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Refusal to Dismiss Sister Wives.081712

Refusal to Dismiss Sister Wives.081712

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Published by Lindsay Whitehurst
U.S. District Judge Clark Waddoups' ruling refusing to dismiss reality TV show stars' lawsuit seeking to legalize polygamy.
U.S. District Judge Clark Waddoups' ruling refusing to dismiss reality TV show stars' lawsuit seeking to legalize polygamy.

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Published by: Lindsay Whitehurst on Aug 18, 2012
Copyright:Attribution Non-commercial


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 Case No. 2:11-CV-0652-CWJudge Clark Waddoups
On February 3, 2012, the court entered a memorandum decision and order granting in part anddenying in part Defendants’ motion to dismiss on the grounds that Plaintiffs’ claims lack standing. (Dkt. No. 31). The court held that while Plaintiffs had not alleged facts sufficient toallow a suit to go forward against Defendants Gary Herbert, the Governor of Utah, and Mark Shurtleff, the Attorney General of Utah, the alleged facts were sufficient to allow Plaintiffsstanding to maintain their claims against Defendant Jeffrey Buhman, the Utah County Attorney. Now before the court is Mr. Buhman’s motion to dismiss (Dkt. No. 46) on the ground thatPlaintiffs’ claims are now moot as a result of his office’s recent adoption of a policy thatresidents of Utah County will not be prosecuted for violating Utah’s anti-bigamy statute except
For a more thorough review of the factual background of this suit, see the court’smemorandum decision and order dated February 3, 2012. (Dkt. No. 31).
in cases where such a violation is committed in connection with some other violation of the law.For the reasons stated below, the court DENIES Mr. Buhman’s motion to dismiss.
“The constitutional mootness doctrine is grounded in Article III's requirement that federalcourts only decide actual, ongoing cases or controversies. . . . The central question indetermining whether a case has become moot is whether the issues presented are no longer liveor the parties lack a legally cognizable interest in the outcome.”
 Phelps v. Hamilton
, 122 F.3d1309, 1326 (10th Cir. 1997) (internal quotation marks and citation omitted). To sustain jurisdiction over a federal case, “it is not enough that a dispute was very much alive when suitwas filed . . . . The parties must continue to have a personal stake in the outcome of the lawsuit.”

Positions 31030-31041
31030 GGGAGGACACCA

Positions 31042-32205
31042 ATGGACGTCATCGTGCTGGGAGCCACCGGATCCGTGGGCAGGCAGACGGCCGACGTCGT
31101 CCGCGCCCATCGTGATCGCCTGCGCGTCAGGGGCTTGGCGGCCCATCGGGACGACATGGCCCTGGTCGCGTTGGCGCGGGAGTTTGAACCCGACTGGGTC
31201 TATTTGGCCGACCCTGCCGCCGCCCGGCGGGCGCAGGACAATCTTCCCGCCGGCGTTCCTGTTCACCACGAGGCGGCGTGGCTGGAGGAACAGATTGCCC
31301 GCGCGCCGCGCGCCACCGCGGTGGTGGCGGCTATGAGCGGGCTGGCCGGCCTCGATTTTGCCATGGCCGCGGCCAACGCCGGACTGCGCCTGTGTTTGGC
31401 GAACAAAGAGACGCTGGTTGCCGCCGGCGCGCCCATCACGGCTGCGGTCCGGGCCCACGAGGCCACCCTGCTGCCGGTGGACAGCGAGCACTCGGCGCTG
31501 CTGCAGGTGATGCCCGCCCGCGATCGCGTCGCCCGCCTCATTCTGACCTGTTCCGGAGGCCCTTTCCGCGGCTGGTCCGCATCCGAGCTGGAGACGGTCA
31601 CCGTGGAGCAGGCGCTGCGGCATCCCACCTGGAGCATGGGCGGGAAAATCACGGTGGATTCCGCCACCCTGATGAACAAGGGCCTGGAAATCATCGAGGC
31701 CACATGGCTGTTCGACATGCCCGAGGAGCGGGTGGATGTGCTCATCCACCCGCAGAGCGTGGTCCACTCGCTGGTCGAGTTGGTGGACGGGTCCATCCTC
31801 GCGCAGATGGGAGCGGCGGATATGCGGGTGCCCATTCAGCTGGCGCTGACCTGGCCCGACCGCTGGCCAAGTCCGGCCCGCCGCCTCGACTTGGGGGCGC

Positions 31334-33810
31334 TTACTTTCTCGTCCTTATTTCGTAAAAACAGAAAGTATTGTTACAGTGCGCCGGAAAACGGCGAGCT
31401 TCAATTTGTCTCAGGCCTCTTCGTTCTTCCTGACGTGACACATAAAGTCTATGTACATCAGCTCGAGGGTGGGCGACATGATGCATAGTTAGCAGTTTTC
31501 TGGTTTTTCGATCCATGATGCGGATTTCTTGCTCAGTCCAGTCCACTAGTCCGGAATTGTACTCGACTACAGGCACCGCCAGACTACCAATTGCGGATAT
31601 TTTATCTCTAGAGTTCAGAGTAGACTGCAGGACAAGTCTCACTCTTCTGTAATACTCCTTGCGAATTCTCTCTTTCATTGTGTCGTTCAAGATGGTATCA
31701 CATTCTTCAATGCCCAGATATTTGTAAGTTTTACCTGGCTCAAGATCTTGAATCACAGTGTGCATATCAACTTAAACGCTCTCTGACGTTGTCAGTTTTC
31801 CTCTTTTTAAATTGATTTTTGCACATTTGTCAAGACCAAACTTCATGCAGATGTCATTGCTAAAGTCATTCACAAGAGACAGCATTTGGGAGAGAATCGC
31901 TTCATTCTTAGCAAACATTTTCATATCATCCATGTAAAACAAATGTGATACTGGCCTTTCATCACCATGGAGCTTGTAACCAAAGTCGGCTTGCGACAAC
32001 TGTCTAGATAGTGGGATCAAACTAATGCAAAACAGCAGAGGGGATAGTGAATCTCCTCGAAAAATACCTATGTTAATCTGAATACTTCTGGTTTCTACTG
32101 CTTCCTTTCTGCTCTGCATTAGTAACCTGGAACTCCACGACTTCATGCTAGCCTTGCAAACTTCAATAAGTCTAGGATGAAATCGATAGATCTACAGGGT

Lewis v. Continental Bank Corp
., 494 U.S. 472 (1990) (internal quotation marks and citationomitted). Thus, “[w]hen intervening acts destroy a party’s legally cognizable interest in thelawsuit, the federal courts are deprived of jurisdiction.”
 Mink v. Suthers
, 482 F.3d 1244, 1256(10th Cir. 2007) (internal quotation marks and citation omitted).“Merely stopping the complained of conduct ordinarily is not enough, however, toestablish mootness.”
See also Friends of the Earth, Inc. v. Laidlaw Environmental Services(TOC), Inc.
, 528 U.S. 167, 189 (2000) (“[A] defendant's voluntary cessation of a challenged practice does not deprive a federal court of its power to determine the legality of the practice. If it did, the courts would be compelled to leave the defendant free to return to his old ways.”)(internal quotation marks and citation omitted). To show that a particular suit is moot as a resultof a voluntary cessation of the challenged practice, a party asserting mootness has the “heavy
 burden of persuading the court that the challenged conduct cannot reasonably be expected to startup again . . . .”
 Friends of the Earth, Inc.
, 528 U.S. at 189.Although the burden of persuading the court that the challenged activity is not likely to be repeated is a heavy one, it is not insurmountable. “[I]n many circumstances it is obvious previously threatened conduct cannot reasonably be expected to recur.”
, 482 F.3d at 1256(citation omitted). On at least two occasions, the Tenth Circuit has found that a categoricalannouncement from a government attorney that no prosecutions would be brought under a particular statute was sufficient to moot a challenge to the constitutionality of the statute.
See Mink 
, 482 F.2d at 1256-57 (opinion letter from prosecutor stating that the challenged statutecould not be constitutionally applied to the conduct attributed to the plaintiff and that no chargeswould be filed against Plaintiff in the future was sufficient to moot challenge to statute’sconstitutionality);
Winsness v. Yocom
, 433 F.3d 727, 736 (challenge to constitutionality of flag burning statute moot because prosecutor had “categorically announc[ed] that his office [would] bring no prosecutions under the statute” and because recent Supreme Court precedent had madeit clear that any future prosecutions under the statute would be futile).In
, the Tenth Circuit identified three factors which it relied on to determine that thegovernment attorney’s assurance of non-prosecution established mootness: (1) the governmentquickly repudiated the actions initially taken against the plaintiff; (2) the government’s promiseof non-prosecution was made in sworn affidavits; and (3) the government’s decision was basedon controlling Supreme Court precedent, making future prosecutions unlikely. 482 F.3d at 1256.The court finds these factors helpful and will rely on them to determine whether Mr. Buhman’sadoption of a policy not to prosecute residents of Utah County, including Plaintiffs, for violation

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